Return to the beginning of wonder

For a former English major, it’s been way too long since I’ve read a novel. My work as a copy editor involves a lot of reading, but reading works-in-progress is a very different sort of reading altogether. It is reading with a mission and reading to take things apart and put them back together in a better way. It is reading for weakness and inconsistency and error, hunting and tweaking as you go along.

I came to this work out of a deep and joyful love of reading, and it always helps to be reminded of that precious mode of reading simply for the love of it. Not for the purpose of conducting research or answering questions. Not to critique, necessarily, or to improve upon what’s there—although those things can certainly be done with love. Just to read for the sheer delight of wandering around for a while in the realm of someone else’s imagination.

I read Aimee Bender’s novel, The Particular Sadness of Lemon Cake, that way this weekend, in company with the 24-Hour Bookclub. Those first few pages felt like dipping a toe in cool water. I wondered if my suspension of disbelief was still in good working order. I found that it was, and by halfway through, I was swimming.

It’s hard sometimes to stand on the other side of a craft you’ve known and loved, in all of its complexity, and to stop yourself from peeking at the wizard behind the curtain—to be a dancer in the audience, a writer reading, or a photographer taking a turn in front of the lens. It’s worth it, though, I think, to take moments away from the how of it all and return to the beginning of wonder. — Lisa


Last week's dispatch asked, What is one of your favorite games to play with friends? The replies were so much fun to read. Plus, I now have a fresh list of games to try. For the record, my current favorite two-person game is Battle Line.

Karen wrote:

We love Settlers of Catan here at my house. I love any card game, too.  We play a lot of games. I've always enjoyed board gamers and card games, because it's really a chance to get to know people and connect more deeply; a framework for discussion and exchange. I think that is why everyone shines - the playing field is leveled, so to speak.<br><br>I had to laugh at "Victory at Any Cost" because we constantly have that discussion here. My husband lets the kids win. I never do. Consequently, they'd rather play with me. I love having children (mine are 22, 15 1/2, 15 1/2, and 6 1/2) who are not afraid to beat me at a game. My willingness to beat them helped model "gracious winner" behavior, and now I have 4 formidable opponents at the ready :)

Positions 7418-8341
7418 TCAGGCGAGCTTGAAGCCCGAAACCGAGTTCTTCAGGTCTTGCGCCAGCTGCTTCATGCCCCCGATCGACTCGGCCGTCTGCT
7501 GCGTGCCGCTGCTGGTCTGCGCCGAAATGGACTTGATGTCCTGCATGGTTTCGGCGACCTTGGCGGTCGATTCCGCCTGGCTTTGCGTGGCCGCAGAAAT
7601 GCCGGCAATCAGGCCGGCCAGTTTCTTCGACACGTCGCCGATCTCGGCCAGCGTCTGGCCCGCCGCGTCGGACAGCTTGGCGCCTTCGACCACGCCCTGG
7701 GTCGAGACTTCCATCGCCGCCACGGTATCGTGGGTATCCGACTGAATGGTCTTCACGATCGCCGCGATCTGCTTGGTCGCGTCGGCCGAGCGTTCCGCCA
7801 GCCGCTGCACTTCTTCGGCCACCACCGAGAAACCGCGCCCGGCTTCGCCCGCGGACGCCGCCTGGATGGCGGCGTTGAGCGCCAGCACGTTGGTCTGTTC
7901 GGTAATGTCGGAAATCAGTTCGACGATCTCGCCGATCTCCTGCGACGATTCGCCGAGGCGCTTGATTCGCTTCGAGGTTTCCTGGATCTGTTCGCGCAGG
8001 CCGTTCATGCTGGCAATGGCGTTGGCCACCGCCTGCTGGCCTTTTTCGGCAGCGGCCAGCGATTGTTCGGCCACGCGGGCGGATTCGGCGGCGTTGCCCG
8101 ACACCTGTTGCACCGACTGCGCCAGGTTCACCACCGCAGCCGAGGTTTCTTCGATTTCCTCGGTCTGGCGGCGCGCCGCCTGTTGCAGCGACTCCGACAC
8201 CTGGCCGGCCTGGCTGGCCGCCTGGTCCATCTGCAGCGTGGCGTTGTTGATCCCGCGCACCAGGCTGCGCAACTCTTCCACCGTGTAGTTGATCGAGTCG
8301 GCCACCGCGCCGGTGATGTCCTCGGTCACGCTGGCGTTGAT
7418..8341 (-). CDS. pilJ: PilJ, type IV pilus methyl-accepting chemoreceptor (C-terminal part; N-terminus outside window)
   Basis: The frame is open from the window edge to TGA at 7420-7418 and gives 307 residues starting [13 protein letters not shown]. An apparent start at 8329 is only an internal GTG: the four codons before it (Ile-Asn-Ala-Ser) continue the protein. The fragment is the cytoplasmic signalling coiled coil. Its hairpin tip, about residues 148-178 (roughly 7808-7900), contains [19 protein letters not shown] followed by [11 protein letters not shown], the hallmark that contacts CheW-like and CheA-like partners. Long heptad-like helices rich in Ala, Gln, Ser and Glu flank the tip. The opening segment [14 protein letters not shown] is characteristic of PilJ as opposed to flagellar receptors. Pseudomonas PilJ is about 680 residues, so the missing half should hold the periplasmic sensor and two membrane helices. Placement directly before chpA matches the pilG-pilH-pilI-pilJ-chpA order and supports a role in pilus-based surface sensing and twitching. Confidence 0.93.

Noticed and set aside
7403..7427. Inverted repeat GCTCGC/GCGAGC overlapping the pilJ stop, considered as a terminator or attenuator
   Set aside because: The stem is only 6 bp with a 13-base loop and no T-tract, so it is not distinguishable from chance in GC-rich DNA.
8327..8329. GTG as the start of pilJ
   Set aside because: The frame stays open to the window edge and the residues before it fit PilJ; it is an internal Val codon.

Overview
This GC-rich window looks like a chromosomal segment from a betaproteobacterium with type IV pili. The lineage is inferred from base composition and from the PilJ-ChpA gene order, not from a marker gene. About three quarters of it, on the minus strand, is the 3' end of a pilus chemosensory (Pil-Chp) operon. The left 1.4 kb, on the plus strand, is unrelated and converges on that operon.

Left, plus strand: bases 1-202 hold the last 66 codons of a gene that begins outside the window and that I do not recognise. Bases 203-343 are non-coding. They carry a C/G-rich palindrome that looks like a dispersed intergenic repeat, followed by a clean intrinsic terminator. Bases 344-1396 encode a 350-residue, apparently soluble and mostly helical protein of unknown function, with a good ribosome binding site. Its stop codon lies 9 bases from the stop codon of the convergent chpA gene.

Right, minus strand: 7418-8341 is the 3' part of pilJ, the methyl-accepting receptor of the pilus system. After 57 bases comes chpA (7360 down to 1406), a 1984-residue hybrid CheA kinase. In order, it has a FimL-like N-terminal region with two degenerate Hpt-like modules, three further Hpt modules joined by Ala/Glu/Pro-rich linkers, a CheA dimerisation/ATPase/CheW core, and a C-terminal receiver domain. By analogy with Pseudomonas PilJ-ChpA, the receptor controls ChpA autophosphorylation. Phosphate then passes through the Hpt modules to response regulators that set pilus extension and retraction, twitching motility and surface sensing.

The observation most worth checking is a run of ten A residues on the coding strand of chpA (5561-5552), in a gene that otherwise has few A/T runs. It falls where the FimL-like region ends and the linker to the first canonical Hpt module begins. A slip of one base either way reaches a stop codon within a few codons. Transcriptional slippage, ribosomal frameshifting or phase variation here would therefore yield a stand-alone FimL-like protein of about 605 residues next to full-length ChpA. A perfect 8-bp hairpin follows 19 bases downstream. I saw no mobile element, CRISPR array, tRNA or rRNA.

Joel wrote:

Baseball. Even catch. Or taking some infield. Or shagging flies. Wiffleball can be a reasonable and fun substitute.<br><br>Baseball. Nothing comes close.

Danielle wrote:

Recently, we were talking about games- mostly in the board of board games, but there's many more games to consider beyond the cardboard and dice. Hands down, Hide 'n' go Seek is the BEST! There's so many dynamics to the game. How sneaky can you be? How well do you know the seeker and their favorite spots to look for you. There's insane amounts of anticipation… "29…30! Ready or Not, Here I come!" Your heart starts racing as you hear their foot steps and you await the moment to run. The victory of getting to home base without getting caught, yet wishing you did get caught, so you can be the seeker. As an adult, I haven't dabble in this sport much, perhaps this will be the summer of Hide 'n' Seek.

Ben wrote:

I cannot pick just one game. There are so many. But almost all of my favorite games are cooperative in some way. I never could get into death match multi-player video games or cut-throat monopoly bouts; I want to play with my friends, not against them. I want to build something together or put our heads together to solve a problem. I love Pandemic, where you all play CDC agents trying to stave off disease, or puzzle hunts, where a team of you solve a puzzle to get a clue to the location of the next puzzle, or roleplaying games, where you each make a character and then collaborate to tell a story to yourselves about them. At the end, I want everyone to feel like high-fiving everyone else and say, "That was awesome! We did that!"

Sasha wrote:

A few have risen to the top over the years. As a Euro-game aficionado and long-time book reader, the Game of Thrones board game has always been a favorite, combining innovative gameplay (no dice required!) with a large bevy of in-jokes from the source material to be shared among fellow fans while playing.<br><br>The college lifestyle is less conducive to committing five hours to a board game than one might hope, unfortunately, and so I've turned to shorter games that offer a simple depth and, once the rules are grasped, allow for conversation and connection between the two players. The two that come to mind are cribbage and nine-man's-morris. I feel there's something comforting about the smooth, plain woodgrain boards, but moreover, both have been central to building friendships. When a game requires strategy but can take ten minutes, you don't invest in one particular win or loss - you just want to keep playing, valuing the time spent with your friend regardless of the outcome.